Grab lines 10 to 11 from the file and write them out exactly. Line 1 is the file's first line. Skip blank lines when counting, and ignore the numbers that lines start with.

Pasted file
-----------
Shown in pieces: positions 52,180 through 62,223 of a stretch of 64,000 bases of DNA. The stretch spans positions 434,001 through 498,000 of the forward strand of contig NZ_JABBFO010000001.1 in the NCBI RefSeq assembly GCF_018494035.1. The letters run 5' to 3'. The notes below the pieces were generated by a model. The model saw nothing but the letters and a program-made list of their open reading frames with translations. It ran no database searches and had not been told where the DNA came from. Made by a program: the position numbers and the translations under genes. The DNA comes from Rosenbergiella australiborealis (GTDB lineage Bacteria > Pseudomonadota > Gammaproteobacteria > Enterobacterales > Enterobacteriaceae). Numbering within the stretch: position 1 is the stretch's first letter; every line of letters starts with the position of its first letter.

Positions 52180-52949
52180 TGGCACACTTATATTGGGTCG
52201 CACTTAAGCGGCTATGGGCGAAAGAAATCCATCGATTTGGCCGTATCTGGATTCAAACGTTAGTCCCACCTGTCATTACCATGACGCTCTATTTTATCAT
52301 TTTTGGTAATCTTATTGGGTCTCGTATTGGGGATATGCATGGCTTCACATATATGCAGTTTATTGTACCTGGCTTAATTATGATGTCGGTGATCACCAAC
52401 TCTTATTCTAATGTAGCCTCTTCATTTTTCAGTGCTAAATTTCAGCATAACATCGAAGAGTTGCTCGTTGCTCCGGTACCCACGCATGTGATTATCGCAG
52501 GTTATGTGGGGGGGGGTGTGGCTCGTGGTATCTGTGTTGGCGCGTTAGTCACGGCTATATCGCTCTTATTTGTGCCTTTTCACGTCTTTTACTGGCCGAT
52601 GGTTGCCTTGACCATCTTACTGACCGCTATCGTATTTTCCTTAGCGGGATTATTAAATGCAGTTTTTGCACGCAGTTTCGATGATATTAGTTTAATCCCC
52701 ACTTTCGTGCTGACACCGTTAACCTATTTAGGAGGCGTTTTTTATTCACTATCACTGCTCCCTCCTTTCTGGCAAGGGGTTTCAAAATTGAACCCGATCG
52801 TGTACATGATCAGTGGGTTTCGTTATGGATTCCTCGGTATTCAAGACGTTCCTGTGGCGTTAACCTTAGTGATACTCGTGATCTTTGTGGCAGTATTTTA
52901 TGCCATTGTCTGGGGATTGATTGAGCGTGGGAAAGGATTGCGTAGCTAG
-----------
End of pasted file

52801 TGTACATGATCAGTGGGTTTCGTTATGGATTCCTCGGTATTCAAGACGTTCCTGTGGCGTTAACCTTAGTGATACTCGTGATCTTTGTGGCAGTATTTTA
52901 TGCCATTGTCTGGGGATTGATTGAGCGTGGGAAAGGATTGCGTAGCTAG